Tutorial 4: Comparing datasets

A final task that you might be interested in is comparing associations between datasets with similar nodes. This can cause problems for interpretation because the arrangement of nodes is typically different between panels, e.g.

# get some example data

# split into separate datasets (for example purposes only)
data.list<-list(beetles[, 1:8], beetles[, 4:12], beetles[, 8:16], beetles[, 10:17])
names(data.list)<-paste("subset", c(1:4), sep="_")

# calculate pairwise associations
spaa.list<-lapply(data.list, function(x){spaa(x, method="or.symmetric")})

# plot in 'traditional' way
par(mfrow=c(2, 2))
lapply(spaa.list, circleplot)
par(mfrow=c(1, 1))


We can see that each panel has different species, and although there is overlap between them, it is difficult to see how much. If these datasets were independent, we might also be interested in whether the association between two species varied in strength between plots, though that is not sensible in this example as we are looking at subsets of a single dataset.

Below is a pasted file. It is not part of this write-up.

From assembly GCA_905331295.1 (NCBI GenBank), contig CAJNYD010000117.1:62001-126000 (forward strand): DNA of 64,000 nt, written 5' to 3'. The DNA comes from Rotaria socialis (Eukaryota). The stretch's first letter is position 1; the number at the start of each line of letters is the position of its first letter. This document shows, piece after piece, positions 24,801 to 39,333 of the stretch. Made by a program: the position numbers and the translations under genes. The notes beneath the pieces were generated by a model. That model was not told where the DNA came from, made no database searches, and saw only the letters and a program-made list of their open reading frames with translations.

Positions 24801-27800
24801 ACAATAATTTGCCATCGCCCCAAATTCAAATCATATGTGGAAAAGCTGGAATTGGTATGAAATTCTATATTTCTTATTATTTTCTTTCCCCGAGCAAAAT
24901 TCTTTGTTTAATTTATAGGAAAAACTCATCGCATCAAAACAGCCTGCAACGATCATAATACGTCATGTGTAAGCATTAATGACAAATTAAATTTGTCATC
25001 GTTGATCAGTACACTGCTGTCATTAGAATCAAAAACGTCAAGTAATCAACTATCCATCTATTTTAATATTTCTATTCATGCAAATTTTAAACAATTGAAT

An alternative is to use new features to plot all species on each sub-panel.



This is better, but doesn’t allow us to customise the plot, such as by using split.screen instead of mfrow for arranging panels, or to add information to each panel. Therefore, we can calculate the degree of overlap between list entries for ourselves, and repeat using a more ‘manual’ approach:

new.list<-clean.list(spaa.list) # rearranges the matrices stored in spaa.list
par(mfrow=c(2, 2))
for(i in 1:4){
circleplot(new.list[[i]], plot.control=list(
  plot=list(xlim=c(-1.3, 1.3)),
  line.cols=brewer.pal(4, c("Greys", "Purples", "Reds", "Greens")[i]),
mtext(names(new.list)[i], side=3, adj=0.5, line=-0.5)
par(mfrow=c(1, 1))

# we can also ask which species was present in the original subsets
# this can be useful for customising plots further.


Finally, we might wish to plot only those species that are present in all subsets:

circleplot(spaa.list[3:4], type="AND")